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Home :: Archive :: 1995 :: December ::
Re: Ian McKellen and Richard III
Shakespeare Electronic Conference, Vol. 6, No. 0935.  Friday, 1 December 1995.
 
(1)     From:   Laura Blanchard <
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        Date:   Thursday, 30 Nov 1995 09:27:19 -0500
        Subj:   Re: Ian McKellen and Richard III
 
(2)     From:   David Evett <R0870%
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        Date:   Thursday 30 Nov 1995 16:12 ET
        Subj:   SHK 6.0932  Re: Ian McKellen's *
 
 
(1)----------------------------------------------------------------------------
From:           Laura Blanchard <
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Date:           Thursday, 30 Nov 1995 09:27:19 -0500
Subject:        Re: Ian McKellen and Richard III
 
I too saw the McKellen production at the Kennedy Center, with a remarkably
mystified Mary McGrory as my guest. McGrory, who made her reputation reporting
on the McCarthy hearings, had not read the play for decades, was having
difficulty following the accents and did not like the production at all (partly
because, having recently read The Daughter of Time, she was annoyed with
Shakespeare's slanders). We attended with a group of about 20 members of the
Richard III Society -- hardly a group likely to be attuned to the portrayal of
Richard III as hitleresque.
 
Nevertheless, I found the production eerily compelling. In conceptualizing
Richard as he did, McKellen didn't take the easy route of flirting with the
audience and engaging their amused sympathies in the earlier acts. This was
patently a Richard that not even a mother could love -- one that wouldn't know
what to do with a woman even if she fell on the floor and quivered at him. This
was also a Richard most dangerous to those who are likely to assume that others
share our values, that they think and react like us and are driven by the same
motivations. McKellen's Richard is nothing at all like any of us.
 
I thought the whole thing was fascinating, and am actually looking forward to
seeing it on film. (Besides, there's supposed to be a magnificent steam engine,
originally built in Germany in the 1940s and now in Lancashire, in one of the
scenes; it's worth the price of admission right there to see Richard III and a
steam locomotive in the same scene.)
 
As a Ricardian and hence a bit of a historical revisionist, I'm perversely
pleased at the concept of the new film as well. I like to think that by moving
Richard to the 1930s, McKellen is reinforcing the notion that this Richard is a
_literary_  figure, not a historical one. I will be interested in seeing the
reviews when the film opens on December 22 -- only in New York and Los Angeles,
alas.
 
Regards,
Laura Blanchard
Richard III Society
 
(2)----------------------------------------------------------------------------
From:           David Evett <R0870%
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 >
Date:           Thursday 30 Nov 1995 16:12 ET
Subject: Re: Ian McKellen's *
Comment:        SHK 6.0932  Re: Ian McKellen's *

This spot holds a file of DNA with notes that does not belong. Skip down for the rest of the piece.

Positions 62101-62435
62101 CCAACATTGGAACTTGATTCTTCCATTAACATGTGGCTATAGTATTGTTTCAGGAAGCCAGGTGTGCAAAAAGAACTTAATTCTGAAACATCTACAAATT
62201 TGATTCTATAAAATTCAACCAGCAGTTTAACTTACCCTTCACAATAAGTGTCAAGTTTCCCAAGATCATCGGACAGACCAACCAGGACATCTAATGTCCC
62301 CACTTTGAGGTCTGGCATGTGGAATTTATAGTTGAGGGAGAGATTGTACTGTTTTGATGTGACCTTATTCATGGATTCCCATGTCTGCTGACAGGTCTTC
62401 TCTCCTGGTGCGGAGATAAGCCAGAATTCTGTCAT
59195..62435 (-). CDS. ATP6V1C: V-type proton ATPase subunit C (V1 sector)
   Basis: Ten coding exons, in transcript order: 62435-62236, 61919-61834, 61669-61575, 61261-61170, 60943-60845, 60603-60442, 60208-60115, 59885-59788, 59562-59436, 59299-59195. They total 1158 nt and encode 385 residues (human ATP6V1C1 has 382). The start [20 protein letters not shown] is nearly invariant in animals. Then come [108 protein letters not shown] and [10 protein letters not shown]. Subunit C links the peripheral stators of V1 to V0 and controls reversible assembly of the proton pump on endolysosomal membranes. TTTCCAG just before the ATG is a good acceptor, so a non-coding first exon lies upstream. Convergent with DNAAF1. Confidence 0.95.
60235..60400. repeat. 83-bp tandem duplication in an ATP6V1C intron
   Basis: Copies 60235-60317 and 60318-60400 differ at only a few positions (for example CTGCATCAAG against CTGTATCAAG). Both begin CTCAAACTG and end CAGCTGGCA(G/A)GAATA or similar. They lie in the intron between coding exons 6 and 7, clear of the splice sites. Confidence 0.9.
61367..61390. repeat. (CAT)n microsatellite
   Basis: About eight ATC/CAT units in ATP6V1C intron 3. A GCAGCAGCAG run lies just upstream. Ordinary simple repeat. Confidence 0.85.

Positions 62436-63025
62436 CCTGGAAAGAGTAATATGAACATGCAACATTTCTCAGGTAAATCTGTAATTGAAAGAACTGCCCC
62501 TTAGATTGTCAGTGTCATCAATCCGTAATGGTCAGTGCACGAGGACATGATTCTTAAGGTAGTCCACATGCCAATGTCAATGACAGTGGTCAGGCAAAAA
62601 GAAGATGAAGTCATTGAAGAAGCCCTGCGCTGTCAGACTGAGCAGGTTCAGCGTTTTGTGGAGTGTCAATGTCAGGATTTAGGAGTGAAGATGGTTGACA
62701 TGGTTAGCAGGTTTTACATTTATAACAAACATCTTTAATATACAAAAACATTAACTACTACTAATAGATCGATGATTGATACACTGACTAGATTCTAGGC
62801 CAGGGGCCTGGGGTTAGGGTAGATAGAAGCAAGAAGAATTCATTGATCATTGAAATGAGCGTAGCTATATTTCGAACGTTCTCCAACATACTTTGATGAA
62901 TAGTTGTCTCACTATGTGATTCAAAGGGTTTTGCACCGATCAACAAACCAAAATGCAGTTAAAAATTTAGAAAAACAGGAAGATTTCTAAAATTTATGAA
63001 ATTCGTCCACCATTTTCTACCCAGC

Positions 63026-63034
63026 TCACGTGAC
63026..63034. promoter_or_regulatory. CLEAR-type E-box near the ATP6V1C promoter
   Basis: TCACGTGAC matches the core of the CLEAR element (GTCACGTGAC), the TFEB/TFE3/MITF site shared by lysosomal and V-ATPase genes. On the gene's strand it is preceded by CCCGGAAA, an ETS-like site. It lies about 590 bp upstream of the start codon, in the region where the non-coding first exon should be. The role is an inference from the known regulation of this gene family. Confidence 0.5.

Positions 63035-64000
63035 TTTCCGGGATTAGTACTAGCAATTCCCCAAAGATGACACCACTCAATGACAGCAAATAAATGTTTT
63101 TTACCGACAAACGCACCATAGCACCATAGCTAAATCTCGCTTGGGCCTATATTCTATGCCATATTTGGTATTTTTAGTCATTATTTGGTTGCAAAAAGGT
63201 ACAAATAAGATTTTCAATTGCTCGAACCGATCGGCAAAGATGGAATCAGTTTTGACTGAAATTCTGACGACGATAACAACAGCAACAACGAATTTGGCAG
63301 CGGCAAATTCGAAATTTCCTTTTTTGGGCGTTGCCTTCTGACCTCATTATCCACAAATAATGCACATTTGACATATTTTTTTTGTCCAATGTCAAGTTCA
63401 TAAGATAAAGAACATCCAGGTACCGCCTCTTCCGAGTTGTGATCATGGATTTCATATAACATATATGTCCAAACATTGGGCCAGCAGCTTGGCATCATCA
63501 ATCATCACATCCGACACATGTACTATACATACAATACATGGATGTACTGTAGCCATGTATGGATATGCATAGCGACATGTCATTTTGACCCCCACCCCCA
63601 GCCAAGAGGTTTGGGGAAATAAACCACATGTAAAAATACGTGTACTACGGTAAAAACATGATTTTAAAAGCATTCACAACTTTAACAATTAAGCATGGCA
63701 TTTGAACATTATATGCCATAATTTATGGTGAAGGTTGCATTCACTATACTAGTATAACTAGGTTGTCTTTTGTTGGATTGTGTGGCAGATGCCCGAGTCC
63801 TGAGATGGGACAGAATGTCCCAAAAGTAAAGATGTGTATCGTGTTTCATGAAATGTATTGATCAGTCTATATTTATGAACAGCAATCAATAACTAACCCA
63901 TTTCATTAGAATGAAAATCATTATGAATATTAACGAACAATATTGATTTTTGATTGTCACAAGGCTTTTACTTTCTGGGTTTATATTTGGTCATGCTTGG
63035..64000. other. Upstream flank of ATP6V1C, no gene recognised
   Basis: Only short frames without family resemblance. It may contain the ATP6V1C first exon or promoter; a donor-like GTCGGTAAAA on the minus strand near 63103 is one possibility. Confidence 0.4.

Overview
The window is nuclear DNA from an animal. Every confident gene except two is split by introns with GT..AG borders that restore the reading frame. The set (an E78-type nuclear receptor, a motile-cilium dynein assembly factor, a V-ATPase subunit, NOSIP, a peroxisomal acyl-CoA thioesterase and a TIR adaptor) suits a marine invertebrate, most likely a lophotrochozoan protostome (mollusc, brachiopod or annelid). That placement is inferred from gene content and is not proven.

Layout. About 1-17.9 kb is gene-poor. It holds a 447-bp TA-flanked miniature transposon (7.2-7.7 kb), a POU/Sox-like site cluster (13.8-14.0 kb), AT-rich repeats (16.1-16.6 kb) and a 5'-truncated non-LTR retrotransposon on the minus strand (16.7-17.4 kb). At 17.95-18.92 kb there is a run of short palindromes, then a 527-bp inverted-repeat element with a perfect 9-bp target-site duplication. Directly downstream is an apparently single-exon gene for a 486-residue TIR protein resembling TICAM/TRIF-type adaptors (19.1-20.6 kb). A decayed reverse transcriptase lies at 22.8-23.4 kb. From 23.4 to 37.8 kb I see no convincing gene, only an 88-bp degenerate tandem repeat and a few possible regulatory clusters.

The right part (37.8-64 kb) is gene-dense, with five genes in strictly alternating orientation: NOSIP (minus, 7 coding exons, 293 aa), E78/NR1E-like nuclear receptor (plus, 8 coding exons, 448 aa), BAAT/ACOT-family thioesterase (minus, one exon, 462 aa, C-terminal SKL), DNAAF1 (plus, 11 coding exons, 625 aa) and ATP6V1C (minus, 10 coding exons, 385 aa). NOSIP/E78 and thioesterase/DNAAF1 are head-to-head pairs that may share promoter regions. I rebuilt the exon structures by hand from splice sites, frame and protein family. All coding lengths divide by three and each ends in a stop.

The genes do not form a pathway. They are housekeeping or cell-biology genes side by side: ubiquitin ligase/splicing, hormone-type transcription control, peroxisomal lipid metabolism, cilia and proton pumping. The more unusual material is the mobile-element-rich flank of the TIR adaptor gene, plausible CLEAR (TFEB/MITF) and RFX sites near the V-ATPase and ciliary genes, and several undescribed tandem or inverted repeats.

Query:
 
Bill Day's comments on the McKellen R3 fall in nicely with a question that
occurred to me as I was reading a set of student papers on the Scottish play.
Pursuit of power as an end in itself is taken pretty much for granted in this
and other plays.  Macbeth does not have a philosophy of government, a vision of
an ideal or at least desirable Scottish society that he wantsto enact; to the
extent that alternative modes of ruling are presented in the play--choice
between Macbeth and Malcolm--it's in terms of personal morality, not ideology,
and as far as I can find in a few minutes of mental review that's true of the
other choices dramatized in this canon--Richard II and Bolingbroke, Henry VI
and the Yorks, and so on.  There's an implicit difference of something like
_style_ visible in Antony and Caesar, but neither of them (nor any of their
supporters or subjects) directly talks about what the difference might mean for
individual citizens trying to live their lives.  Brutus plots to murder Caesar
on ideological grounds, of course, but he doesn't seem to want power for
himself, and when we get a look at those who do, Antony and Octavius, we again
find no explicit ideological discussion.  The citizens, here and in
_Coriolanus_, are as committed to an essentially personal approach. As I recall
Machiavelli,
 
usually supposed the most sophisticated political thinker of the time, he pays
little or no attention to this kind of question; Elyot and the other courtesy
books construe these things in moral terms.   I can't imagine a late C20 pol,
however venal, presenting his drive as pure naked ambition even to herself,
with no reference however hypocritical to the good of the society. I'm tempted
to suppose that the early modern attitude derives from the fact that power was
more directly and merely mediated by physical force (Stanley managing not to be
a factor at Bosworth).  But I'm not sure I know enough to work it out.  Can
SHAKSPER subscribers recommend histories of political thought that address the
problem?  Have any of you out there thought about it, maybe even written about
it, and about the ways it might touch on our reading, production, etc.?
 
Politically,
Dave Evett
 

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